“You talk about franchises where there’s tradition to win championships, that’s what you expect,” Lamar Odom said. “This is the type of pressure that we live for. This is what makes us. This is what makes being a sportsman, playing for an organization that’s established like this: the Cowboys, the Yankees, the Boston Red Sox, the Boston Celtics, the L..A. Lakers. That’s just the way it is.”

The key figure who could prevent all hell from breaking lose in Laker Land, Jackson, hasn’t tipped his hand – not even to his players and coaches.

“Although it appears that I’m a lot closer to it, I’m actually in the same seat that you are,” said assistant coach Brian Shaw, one of those who would be in line to replace Jackson if he retired. “He hasn’t let us know or given us an indication one way or the other. So we have to just sit and play it by ear just like everybody else.”

Said Fisher: “I have no clue to be honest. I don’t think he does either. He tries to teach us in terms of just embracing the now and the moment and being here in the present and not really worrying about what’s coming down the line. I think it’s the same way for him. I think he’ll gage where he is emotionally and physically. Obviously, the result [of Game 7] could play a part in it.”

Same goes for the Celtics, who face the prospect of losing Rivers and seeing that trigger major roster changes. Ray Allen will be an unrestricted free agent, Paul Pierce can opt out of his contract and become one, and Kevin Garnett – though under contract for two more years – clearly is in decline.

"It’s one of the toughest things, which Boston will face here probably pretty shortly,” said Shaw, a former Celtic and Laker. “KG is getting up there, plus Pierce, Ray Allen, and Rasheed [Wallace]. I know the Boston team that I played on in the late 80s, they had [Kevin] McHale, [Robert] Parrish, DJ [Dennis Johnson], [Larry] Bird – these guys all kind of got older at the same time. Do you show loyalty and keep everybody until the wheels fall off and then have to start over? Look how long it took Boston to get back to where they are now. Or do you say, ‘Some guys are getting kind of towards the end,’ and try to infuse some youth?’”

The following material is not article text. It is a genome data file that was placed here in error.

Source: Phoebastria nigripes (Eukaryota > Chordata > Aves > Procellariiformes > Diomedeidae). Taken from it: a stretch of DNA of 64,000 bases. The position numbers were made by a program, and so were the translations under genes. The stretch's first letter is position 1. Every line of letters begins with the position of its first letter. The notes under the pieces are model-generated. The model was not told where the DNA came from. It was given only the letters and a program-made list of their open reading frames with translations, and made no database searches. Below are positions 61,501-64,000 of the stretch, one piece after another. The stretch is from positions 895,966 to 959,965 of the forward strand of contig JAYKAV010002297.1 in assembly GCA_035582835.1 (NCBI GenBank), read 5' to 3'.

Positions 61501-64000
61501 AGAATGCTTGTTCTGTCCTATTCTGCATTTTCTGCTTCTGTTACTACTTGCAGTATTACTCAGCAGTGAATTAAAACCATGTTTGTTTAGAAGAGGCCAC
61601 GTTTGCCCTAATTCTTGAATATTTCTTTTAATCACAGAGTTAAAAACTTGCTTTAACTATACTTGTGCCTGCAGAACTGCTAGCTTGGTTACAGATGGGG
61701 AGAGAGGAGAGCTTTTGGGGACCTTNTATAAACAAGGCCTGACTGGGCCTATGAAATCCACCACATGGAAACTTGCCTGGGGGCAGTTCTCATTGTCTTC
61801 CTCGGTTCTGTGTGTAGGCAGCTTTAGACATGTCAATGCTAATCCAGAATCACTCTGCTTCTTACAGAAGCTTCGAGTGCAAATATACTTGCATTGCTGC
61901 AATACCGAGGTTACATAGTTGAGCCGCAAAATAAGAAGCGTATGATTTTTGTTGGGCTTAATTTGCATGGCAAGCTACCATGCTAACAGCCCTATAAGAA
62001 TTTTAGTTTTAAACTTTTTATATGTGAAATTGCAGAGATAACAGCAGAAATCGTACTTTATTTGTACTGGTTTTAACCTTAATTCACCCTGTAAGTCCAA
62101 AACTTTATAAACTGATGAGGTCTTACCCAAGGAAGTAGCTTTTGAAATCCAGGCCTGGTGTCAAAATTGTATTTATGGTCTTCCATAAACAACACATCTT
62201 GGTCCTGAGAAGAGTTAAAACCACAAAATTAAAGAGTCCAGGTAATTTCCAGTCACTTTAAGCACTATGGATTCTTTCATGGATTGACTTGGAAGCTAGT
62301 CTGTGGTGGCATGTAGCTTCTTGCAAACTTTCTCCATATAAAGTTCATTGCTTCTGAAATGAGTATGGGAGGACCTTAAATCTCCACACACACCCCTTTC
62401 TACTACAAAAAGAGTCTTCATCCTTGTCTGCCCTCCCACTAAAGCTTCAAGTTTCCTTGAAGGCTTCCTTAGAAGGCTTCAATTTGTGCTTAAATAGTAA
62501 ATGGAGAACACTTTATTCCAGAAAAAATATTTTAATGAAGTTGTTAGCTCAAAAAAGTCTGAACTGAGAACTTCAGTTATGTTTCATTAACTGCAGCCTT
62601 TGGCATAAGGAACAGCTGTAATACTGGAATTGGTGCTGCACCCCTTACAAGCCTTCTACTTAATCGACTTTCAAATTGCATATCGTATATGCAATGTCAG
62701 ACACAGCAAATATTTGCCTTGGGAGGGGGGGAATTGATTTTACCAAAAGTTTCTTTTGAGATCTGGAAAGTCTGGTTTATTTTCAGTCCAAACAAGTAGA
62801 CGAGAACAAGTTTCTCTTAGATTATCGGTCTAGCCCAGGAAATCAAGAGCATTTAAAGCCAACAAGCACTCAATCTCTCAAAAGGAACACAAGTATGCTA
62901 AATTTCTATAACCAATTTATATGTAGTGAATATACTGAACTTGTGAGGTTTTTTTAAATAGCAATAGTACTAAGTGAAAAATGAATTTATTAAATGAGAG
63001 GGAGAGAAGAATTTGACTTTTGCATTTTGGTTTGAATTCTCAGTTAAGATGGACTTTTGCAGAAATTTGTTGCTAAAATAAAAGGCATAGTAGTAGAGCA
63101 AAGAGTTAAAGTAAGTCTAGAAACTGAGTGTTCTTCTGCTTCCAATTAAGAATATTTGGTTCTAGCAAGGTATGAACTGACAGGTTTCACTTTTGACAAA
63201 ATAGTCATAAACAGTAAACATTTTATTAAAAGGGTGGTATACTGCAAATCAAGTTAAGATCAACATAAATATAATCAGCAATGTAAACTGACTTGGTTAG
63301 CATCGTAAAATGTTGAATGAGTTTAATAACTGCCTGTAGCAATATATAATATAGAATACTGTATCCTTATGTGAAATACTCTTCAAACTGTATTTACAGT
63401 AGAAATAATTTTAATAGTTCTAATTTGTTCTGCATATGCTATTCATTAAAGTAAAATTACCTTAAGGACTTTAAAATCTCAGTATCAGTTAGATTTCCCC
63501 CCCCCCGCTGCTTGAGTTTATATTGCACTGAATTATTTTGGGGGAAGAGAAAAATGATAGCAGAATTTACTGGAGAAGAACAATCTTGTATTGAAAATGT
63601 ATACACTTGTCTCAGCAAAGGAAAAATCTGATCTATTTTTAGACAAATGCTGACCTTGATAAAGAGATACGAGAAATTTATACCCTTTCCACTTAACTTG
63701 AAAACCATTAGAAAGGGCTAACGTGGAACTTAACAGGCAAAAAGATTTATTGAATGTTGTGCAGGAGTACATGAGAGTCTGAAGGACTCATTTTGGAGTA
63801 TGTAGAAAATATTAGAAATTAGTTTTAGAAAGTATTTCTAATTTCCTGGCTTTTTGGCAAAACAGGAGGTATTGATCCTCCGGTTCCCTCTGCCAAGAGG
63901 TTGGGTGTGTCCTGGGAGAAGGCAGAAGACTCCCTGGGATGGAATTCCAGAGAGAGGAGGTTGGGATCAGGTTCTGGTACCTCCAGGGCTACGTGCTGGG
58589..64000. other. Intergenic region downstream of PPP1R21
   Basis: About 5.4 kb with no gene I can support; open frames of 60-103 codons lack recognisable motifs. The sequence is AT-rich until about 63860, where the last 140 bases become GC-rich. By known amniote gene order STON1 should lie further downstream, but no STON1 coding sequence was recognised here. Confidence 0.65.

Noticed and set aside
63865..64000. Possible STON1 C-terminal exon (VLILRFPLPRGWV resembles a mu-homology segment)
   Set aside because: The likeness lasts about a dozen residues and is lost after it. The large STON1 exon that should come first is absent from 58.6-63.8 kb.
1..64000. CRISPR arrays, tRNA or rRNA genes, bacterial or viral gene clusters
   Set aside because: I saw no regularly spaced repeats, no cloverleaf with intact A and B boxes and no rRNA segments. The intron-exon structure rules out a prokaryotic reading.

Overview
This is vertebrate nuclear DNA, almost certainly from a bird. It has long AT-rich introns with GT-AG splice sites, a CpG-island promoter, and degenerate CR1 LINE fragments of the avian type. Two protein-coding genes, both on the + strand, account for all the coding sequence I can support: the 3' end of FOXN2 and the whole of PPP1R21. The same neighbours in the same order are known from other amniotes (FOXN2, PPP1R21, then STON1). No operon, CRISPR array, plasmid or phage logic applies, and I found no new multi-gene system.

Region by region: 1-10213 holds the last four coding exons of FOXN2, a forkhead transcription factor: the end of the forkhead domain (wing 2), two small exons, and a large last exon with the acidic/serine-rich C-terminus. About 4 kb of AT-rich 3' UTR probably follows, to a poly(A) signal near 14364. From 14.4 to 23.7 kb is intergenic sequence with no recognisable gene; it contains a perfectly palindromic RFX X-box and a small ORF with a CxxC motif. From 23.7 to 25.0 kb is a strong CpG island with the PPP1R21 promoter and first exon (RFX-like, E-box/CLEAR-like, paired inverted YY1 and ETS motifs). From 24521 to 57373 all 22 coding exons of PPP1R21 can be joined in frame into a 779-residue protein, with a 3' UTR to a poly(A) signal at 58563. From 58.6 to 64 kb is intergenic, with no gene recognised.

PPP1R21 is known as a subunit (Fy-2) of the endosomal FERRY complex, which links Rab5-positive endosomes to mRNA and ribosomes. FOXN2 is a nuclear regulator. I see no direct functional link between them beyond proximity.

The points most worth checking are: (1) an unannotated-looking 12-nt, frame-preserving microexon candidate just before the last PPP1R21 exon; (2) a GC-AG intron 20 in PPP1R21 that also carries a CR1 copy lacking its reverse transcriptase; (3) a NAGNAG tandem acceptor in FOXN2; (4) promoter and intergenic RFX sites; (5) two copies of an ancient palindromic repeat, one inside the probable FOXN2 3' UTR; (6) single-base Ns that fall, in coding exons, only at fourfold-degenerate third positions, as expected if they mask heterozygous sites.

Critical decisions that both teams will be facing, days or even hours after one of them is crowned champion.
Posted on: June 7, 2010 3:45 pm
 

Lakers mull adjustments for Game 3


LOS ANGELES – The game wasn’t even over for an hour, and already Kobe Bryant’s mind was back in Boston. Back to the scene of one of the most bitter disappointments of his Hall of Fame career.

It was two years ago when Bryant walked out of the new Boston Garden with a 39-point loss to the Celtics in Game 6 of the Finals haunting him. It had been four years since Bryant had been back to the Finals, and this was the memory he’d carry with him into a long, painful offseason: Celtics fans pelting the team bus with expletives and garbage.

So Bryant’s mood deteriorated rapidly on Sunday night, after the Lakers lost home-court advantage with a 103-94 loss to the Celtics that evened the Finals at 1-1 going back to Boston. On the chartered flight, memories of the 2008 Finals surely were on his mind, not to mention the screech of the referees’ whistle.

Bryant was a non-factor in Game 2, taken out of the mix by foul trouble. Bryant finished the game with five fouls, and backcourt mate Derek Fisher had three – emblematic of the Lakers’ defensive struggles against the devastating combination of Ray Allen’s 3-point shooting and Rajon Rondo’s mastery in the open court. So when it comes to adjustments for Game 3, it begins and ends there for the Lakers.

Phil Jackson made a choice heading into the series that Rondo would be the player most deserving of Bryant’s defensive attention. It worked in Game 1; not so much in Game 2, due in part to a tough whistle on Bryant and also to the Celtics’ improved defense and rebounding, which were the catalyst for Rondo’s latest playoff triple-double. Rondo makes the Celtics’ engine go, but the problem with putting Bryant in his path played out in Game 2, with Fisher unable to reroute Allen around screens or shrink his air space enough to contest his shots.